We all have to negotiate every day. Be it with the boss, with partners or with employees, if you want to bring new innovations or changes into the company. Negotiations are inevitably part of the life of an entrepreneur and employee.
But how can one conduct such negotiations skilfully? As a future strategist and entrepreneur myself, I deal with this almost daily. Be it to bring two partners working together on an innovation on one line or with customers about my consulting rate or the costs of a seminar. The book “Getting to Yes: Negotiating an agreement without giving in”** Roger Fischer, William Ury and Bruce Patton inspired me to rethink and change my negotiation strategy.
In their book, which is considered a standard work on negotiation, the authors present the method of fact-based negotiation. It focuses on deciding negotiations according to their meaning and substance rather than arguing or leaving the negotiating partner feeling uncomfortable.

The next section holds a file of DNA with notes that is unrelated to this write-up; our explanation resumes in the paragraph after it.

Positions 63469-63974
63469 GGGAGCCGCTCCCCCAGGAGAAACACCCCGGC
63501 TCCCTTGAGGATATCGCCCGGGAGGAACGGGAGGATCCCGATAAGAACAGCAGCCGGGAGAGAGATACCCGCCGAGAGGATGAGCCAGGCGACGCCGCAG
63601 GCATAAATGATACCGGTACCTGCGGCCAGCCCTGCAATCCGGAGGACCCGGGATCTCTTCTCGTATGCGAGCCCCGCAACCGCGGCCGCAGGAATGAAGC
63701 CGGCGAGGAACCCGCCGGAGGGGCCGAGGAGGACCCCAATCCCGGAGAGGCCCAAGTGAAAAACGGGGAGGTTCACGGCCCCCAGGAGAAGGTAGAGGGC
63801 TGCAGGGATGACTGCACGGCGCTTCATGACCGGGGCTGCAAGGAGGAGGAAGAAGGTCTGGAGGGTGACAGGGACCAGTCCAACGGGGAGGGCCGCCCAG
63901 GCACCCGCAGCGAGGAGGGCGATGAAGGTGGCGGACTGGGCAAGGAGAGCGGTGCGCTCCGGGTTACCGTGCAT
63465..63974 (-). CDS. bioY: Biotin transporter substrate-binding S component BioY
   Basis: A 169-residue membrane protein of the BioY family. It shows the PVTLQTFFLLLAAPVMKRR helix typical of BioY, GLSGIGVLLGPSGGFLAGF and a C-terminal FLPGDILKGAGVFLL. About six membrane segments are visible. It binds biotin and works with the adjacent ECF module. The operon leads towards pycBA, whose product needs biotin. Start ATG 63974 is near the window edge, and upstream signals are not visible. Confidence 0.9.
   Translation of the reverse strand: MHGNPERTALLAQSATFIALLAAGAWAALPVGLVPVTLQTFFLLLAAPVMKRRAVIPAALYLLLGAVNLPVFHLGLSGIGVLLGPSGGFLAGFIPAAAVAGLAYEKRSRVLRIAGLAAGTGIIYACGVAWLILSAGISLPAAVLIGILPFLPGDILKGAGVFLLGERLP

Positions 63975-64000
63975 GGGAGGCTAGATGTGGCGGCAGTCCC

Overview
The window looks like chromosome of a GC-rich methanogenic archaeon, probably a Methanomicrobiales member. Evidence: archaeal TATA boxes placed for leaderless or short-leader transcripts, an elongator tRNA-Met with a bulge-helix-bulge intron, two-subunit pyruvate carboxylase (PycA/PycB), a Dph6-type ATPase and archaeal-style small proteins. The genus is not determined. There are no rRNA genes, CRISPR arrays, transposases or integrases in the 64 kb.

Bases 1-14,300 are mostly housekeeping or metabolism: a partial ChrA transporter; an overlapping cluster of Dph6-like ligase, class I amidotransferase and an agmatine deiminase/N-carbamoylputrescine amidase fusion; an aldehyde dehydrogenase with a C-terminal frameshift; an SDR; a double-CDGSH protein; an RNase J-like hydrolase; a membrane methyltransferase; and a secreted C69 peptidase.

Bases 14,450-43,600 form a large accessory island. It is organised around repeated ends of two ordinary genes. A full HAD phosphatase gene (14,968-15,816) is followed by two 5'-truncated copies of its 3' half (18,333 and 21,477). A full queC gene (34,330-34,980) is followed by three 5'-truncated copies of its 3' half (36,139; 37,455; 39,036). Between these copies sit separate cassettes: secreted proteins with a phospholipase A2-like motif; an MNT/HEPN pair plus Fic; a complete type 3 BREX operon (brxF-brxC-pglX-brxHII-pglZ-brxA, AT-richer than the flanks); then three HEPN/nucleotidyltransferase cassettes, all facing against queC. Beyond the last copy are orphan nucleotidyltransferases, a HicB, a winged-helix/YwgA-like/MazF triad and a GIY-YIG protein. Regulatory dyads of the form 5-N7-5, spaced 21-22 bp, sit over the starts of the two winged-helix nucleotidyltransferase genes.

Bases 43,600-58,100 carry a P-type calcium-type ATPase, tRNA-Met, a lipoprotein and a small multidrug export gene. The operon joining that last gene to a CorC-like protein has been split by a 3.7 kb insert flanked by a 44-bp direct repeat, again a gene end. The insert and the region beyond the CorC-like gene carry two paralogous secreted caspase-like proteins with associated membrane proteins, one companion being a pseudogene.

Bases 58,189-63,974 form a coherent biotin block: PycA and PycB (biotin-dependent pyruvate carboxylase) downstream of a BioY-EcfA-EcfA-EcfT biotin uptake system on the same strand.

Four conditions must be met:
- Treat people and their interests (the factual issues) separately from each other;
- concentrate on the interests of the participants and not on their positions;
- develop decision options (choices); and
- insist on objective assessment criteria
The principle is based on mutual benefit and works this out consistently. “Fact-based negotiation is hard on the subject, but soft on people”.
For more than 25 years, the “Getting to Yes: Negotiating an agreement without giving in”* has been considered one of the most effective negotiation techniques and in their book the authors have presented the methodology in a clear and practical way. A recommendation for everyone who is dissatisfied with their negotiations so far.
* If you buy something via an affiliate link, “Medialist – Innovation-Profiling” receives a commission from Amazon for the recommendation. The purchase price does not change by this.
Post picture: Random House